I READ with interest Jim Taylor’s take (Letters, September 29) on my previous contribution in favour of flexibility towards Scotland joining EFTA as opposed to strict pursuance of full EU membership. In my letter I did not recommend that Greece welch on debt, but wanted to imply that outwith the euro Greece would have greater options on debt restructuring. In fairness, I could have made that clearer.

The core EU nations unofficially led by Germany are, for me, unsympathetic to the marginalised nations. The peripheral nations are not only in the unjustly maligned south. Finland and Ireland too have felt the chill wind of EU indifference. While this hostile and unsupportive atmosphere persists, I fear more crises are coming, probably in the outer nations and perhaps very soon. Ominously too, alienation from the core is on the rise, and the powerful nations have so far failed to address the trend. Perhaps Brexit is not a one-off.

The most frustrating thing is that solutions have been identified. A unified banking system for the eurozone is needed, as is fairer wealth redistribution throughout the entire union. The latter is probably more controversial in the core powerful nations but the bullet has to be bitten if their own stagnant economies are ever to regain meaningful growth again. Continual austerity has to be eased significantly; controlled inflation can be be reintroduced over a clamour of protest from the bankers.

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The last recommendation will help the severely indebted nations like the UK and Greece by reducing the relative scale of of debt compared to GDP. The UK is doing it to an extent, but straitjacketed Greece can’t.

The IMF now admit that their Greek (and Irish) interventions resulted in economic contraction (IMF country reports on Greece and on Ireland, 13/156 of 2013 and 15/20 of 2015 respectively) but, significantly, the EU itself has yet to make any similar admission. Their mantra continues to be “there is no alternative”. I say to them and to Jim Taylor, yes, there is an alternative. In fact there are several but I prefer the obvious one. The EU should have identified Greece’s and others’ emerging problems and dealt with the issues earlier and in-house, thereby avoiding punitive intervention by the IMF which only ensured continued economic devastation for small nations, virtually none of whose massive debt was utilised within the countries to rebuild GDP. It flowed straight back to banks in the world’s wealthier nations, notably banks in France and Germany. Problem exacerbated not solved, exactly like the in Asian crisis of 1997 where IMF interventions caused devastation on a similar or even greater scale than it has in Greece.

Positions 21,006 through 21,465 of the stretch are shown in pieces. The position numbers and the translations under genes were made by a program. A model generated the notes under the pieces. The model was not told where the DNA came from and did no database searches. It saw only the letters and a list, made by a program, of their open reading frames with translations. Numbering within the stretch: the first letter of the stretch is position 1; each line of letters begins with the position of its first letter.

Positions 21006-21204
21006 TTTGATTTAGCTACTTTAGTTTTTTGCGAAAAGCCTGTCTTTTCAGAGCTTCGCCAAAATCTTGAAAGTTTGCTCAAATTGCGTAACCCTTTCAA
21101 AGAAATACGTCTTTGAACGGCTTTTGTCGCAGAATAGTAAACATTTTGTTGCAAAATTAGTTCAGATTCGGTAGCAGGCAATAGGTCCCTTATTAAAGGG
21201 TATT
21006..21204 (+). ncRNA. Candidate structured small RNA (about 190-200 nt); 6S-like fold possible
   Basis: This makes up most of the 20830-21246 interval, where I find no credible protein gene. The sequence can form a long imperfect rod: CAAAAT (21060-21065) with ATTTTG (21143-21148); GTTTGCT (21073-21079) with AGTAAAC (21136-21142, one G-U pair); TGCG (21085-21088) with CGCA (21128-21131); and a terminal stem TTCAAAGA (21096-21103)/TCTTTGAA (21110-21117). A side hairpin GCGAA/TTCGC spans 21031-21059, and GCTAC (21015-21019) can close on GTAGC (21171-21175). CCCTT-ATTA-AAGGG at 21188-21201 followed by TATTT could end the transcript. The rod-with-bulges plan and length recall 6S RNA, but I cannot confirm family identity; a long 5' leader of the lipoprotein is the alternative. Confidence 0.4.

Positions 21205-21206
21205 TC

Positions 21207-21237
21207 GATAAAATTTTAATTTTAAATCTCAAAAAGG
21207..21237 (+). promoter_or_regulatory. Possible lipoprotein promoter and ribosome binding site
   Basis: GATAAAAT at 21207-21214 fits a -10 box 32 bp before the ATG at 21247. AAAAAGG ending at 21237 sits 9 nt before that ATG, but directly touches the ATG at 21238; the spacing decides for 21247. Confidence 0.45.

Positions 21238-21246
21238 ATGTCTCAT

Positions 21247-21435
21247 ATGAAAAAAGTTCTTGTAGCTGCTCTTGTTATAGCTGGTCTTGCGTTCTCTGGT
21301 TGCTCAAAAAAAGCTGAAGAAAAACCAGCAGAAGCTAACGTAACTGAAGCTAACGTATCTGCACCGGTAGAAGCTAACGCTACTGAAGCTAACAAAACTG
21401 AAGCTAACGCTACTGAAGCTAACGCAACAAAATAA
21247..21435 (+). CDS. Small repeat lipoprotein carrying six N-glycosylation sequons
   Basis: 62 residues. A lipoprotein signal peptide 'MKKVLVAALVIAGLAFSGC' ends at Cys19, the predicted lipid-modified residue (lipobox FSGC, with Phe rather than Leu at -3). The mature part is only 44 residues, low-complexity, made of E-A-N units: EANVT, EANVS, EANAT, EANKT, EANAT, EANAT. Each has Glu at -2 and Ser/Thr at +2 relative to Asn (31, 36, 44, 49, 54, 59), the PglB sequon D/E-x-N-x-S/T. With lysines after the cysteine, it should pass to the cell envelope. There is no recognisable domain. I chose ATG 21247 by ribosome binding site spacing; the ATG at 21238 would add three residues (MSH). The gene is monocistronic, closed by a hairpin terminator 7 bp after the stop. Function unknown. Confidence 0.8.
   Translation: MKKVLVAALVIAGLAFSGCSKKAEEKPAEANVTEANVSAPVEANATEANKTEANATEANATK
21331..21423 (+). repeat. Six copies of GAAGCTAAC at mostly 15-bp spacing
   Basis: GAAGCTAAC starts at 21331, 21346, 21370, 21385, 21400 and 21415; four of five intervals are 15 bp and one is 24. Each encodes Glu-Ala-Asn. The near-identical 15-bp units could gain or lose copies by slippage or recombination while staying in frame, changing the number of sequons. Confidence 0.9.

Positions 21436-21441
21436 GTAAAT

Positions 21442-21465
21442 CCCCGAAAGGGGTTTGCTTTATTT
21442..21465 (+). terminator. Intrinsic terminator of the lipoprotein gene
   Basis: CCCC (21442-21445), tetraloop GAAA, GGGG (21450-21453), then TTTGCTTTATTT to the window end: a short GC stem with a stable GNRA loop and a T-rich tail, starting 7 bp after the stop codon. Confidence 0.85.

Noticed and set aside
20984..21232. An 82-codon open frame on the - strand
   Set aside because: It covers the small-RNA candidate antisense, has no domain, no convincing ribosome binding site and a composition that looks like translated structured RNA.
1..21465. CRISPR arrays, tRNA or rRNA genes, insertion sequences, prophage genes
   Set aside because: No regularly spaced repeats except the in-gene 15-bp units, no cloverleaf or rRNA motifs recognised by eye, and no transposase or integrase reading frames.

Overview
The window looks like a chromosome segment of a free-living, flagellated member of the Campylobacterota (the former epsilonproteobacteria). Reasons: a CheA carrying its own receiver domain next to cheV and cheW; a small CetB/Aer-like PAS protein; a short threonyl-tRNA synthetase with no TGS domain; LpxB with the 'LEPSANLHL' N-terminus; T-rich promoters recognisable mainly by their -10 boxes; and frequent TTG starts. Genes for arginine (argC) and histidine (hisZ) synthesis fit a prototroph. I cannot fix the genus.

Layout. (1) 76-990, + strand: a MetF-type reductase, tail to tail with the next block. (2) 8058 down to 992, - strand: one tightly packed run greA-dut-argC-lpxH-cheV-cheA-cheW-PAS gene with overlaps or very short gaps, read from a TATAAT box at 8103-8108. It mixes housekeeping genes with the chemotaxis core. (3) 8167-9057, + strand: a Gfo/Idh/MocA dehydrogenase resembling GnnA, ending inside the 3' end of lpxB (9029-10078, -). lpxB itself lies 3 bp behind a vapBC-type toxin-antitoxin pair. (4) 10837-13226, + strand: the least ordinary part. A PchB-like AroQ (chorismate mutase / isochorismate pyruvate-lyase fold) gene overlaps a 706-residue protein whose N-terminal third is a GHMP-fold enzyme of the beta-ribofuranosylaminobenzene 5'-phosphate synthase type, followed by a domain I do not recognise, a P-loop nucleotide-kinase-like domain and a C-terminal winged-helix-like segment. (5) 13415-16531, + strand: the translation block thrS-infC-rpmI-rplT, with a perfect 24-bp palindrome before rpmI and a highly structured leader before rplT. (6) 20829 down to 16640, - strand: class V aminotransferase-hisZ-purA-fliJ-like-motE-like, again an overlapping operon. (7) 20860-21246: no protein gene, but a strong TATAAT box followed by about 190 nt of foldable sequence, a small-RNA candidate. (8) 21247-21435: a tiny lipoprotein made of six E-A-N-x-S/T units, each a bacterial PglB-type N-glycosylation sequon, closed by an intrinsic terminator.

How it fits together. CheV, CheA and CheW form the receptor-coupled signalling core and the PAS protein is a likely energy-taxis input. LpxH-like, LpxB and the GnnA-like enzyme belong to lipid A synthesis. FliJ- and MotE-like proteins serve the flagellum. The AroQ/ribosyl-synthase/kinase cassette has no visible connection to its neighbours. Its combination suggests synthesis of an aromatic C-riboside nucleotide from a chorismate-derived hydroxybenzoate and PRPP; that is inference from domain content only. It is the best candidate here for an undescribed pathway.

Mr Taylor says Norway, outwith the EU, cannot influence politically in the same way as full member EU states can. While undeniably true, the realpolitik is far more nuanced. The powerful nations within Europe oppose politicians within other, usually smaller or more marginalised, member states who advocate raised spending to end austerity.

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They openly and actively opposed Greece’s anti-austerity government and they tried to stop a legitimate referendum which sought Greek citizens’ views on the IMF deal. They effectively replaced Italy’s (admittedly inept and corrupt) Berlusconi with an EU mandarin and they have opposed a cabinet appointment recently in the same “independent” nation presumably on the basis that the appointee was was oppositional towards the EU. Even though democratically elected and properly selected for high office by the Italian Government, the appointee was out of office within days. Portugal’s anti-austerity budget was opposed by the EU, but here fortunately a compromise was agreed, as Portugal had by that time freed itself from the grasps of its IMF “rescue” package. I’d like to see the EU try some of these tactics with Norway.

Through time, study and observation, my views on the EU have changed. I’m still a remainer, but Norway’s relationship with the EU looks like an attractive and flexible option for Scotland too, perhaps temporarily as we wait to see if the EU can switch back to being a cooperative and supportive union and in the process ditch neoliberal dogma that has held it back for decades.

David Crines